Rethinking Platform

At Apricot Services, our mission is to “champion truth-tellers”—so we want to spotlight some recent conversations around digital “platforms” in Christian publishing and how writers are focusing on sustainability when it comes to marketing.

‘The Work Is the Platform’

by Karen Swallow Prior on August 26, 2021

But what about my followers?

by Drew Brown on June 4, 2023

I am growing convinced that there are two types of writing: corrosive writing and generative writing.

For me, I’m learning I am not able to be fully present online and fully present in real life.

Why Author Platform Is Broken and What To Do About It

by Mary DeMuth on January 8, 2024

Because marketing is really about knowing someone, trusting them. It is based on permission. And what better way to know someone than to hear their voice or experience their writing voice consistently in a newsletter?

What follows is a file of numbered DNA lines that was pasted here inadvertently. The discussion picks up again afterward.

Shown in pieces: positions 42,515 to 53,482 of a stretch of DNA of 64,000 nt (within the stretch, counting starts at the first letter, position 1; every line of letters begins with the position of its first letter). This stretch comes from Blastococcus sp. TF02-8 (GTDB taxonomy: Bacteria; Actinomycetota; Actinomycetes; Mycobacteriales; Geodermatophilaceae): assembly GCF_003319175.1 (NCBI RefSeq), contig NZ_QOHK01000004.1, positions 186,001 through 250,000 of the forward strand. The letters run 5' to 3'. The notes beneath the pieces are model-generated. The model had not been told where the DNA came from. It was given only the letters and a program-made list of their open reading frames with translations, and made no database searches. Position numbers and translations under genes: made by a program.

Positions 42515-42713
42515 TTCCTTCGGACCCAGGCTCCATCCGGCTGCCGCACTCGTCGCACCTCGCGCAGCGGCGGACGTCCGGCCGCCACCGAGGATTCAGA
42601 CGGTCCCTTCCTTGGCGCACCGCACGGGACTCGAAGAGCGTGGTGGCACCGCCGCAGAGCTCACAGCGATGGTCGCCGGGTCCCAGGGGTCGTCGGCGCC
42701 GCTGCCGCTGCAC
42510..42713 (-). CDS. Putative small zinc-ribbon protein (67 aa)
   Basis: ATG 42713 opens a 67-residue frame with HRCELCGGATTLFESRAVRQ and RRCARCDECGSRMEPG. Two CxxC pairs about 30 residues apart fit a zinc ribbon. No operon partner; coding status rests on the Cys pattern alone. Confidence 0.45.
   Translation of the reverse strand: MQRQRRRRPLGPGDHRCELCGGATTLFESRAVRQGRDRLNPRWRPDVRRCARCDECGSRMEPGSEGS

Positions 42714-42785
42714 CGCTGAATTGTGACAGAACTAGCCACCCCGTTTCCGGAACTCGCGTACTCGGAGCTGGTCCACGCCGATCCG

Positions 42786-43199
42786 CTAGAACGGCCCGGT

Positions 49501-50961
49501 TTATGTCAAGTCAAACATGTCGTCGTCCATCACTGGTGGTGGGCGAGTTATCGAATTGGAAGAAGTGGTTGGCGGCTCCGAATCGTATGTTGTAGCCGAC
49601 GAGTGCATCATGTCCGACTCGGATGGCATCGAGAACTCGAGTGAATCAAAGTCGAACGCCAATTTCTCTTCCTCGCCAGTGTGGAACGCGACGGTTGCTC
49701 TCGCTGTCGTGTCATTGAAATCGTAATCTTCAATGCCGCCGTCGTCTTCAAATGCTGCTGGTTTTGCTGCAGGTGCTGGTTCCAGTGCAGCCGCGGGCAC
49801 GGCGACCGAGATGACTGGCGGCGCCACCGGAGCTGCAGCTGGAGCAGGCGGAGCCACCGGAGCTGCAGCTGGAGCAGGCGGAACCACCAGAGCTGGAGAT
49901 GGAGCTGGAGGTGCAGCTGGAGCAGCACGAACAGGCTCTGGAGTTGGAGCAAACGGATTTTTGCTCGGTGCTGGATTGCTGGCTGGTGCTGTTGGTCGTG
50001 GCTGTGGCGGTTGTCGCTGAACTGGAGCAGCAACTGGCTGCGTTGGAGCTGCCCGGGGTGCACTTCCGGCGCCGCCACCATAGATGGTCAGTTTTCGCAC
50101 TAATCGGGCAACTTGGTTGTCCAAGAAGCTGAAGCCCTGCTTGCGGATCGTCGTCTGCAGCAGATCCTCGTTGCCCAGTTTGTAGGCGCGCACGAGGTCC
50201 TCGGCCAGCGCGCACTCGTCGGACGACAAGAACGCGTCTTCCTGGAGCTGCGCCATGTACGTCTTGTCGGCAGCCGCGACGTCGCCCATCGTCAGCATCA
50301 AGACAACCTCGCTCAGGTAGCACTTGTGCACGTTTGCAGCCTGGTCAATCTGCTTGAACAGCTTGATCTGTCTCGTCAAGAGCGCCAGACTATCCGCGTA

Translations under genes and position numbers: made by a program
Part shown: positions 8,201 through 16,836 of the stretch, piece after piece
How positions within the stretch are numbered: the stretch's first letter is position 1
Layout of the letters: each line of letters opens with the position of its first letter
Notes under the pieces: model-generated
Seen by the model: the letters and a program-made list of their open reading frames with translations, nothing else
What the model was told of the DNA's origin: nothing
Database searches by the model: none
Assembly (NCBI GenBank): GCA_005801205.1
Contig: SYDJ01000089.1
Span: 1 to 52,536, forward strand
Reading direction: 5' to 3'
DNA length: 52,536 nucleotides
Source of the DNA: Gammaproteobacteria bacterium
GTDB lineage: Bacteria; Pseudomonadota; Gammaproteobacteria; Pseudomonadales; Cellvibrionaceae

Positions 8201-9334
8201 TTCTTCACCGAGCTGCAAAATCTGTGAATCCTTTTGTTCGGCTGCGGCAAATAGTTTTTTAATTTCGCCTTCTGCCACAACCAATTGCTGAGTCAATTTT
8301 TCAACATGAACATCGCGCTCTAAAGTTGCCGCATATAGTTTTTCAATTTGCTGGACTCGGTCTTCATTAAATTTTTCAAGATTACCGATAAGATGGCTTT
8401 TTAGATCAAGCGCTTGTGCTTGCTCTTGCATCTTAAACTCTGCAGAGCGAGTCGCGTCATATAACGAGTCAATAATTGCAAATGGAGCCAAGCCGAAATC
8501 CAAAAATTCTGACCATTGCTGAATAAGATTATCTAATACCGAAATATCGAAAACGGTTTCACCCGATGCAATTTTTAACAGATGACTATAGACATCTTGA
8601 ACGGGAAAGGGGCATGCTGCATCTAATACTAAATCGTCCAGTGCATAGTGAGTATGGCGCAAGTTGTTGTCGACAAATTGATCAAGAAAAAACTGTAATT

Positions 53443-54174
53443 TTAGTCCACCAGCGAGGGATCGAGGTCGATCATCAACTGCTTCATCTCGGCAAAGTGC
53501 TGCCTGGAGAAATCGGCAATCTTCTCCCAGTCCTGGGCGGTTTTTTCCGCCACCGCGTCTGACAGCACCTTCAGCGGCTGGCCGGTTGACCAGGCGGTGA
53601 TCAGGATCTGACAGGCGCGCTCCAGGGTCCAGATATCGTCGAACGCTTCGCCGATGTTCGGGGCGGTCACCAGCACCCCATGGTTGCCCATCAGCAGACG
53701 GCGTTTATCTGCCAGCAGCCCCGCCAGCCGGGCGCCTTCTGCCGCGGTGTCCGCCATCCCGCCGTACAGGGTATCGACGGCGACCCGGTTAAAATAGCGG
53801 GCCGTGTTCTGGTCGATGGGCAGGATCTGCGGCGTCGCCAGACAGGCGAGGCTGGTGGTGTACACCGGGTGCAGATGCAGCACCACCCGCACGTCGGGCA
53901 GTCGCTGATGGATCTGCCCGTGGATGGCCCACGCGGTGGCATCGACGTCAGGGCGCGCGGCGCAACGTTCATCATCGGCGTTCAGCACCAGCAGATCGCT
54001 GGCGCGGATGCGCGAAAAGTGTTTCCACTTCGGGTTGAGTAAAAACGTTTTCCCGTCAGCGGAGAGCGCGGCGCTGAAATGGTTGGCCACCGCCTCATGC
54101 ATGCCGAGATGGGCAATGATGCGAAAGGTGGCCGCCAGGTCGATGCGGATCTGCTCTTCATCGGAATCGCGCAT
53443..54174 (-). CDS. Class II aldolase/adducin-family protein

So I’m personally shifting from the word platform to the word presence. What can I do to help others? How can I reach those who really want to hear/see/read my content? And most importantly: how can I bless those in my fold? And how can I do so without losing my mental health or my precious, limited time?

Is Publishing Sustainable? (series)

by Kaitlin Curtice on February 9, 2024

What Is a Publisher’s Responsibility?
Are Authors Really That Exhausted?
Are Loyal Readers Out There?
Are Authors Lucky?
A Seasonal Model for Publishing

So far, this is what I’ve come up with, and it’s not perfect but here it is—publishing a book is one part publisher, one part author, one part loyal audience, one part luck.

Sustainability is the ability to maintain something at a certain level, and as authors, we are expected to keep growing our readership, to go above and beyond for numbers, to be on every podcast and engage in every opportunity, to deny our own mental and physical health to launch a book, and that is anything but sustainable.

  1. We must build community outside of our publishers
  2. Let’s honor the fact that author burnout is real and we need networks of community and support with and for one another
  3. The relationship between readers and authors is really sacred and reciprocal
  4. The idea of luck and “exposure” should cause us to stop and re-examine our relationship to social media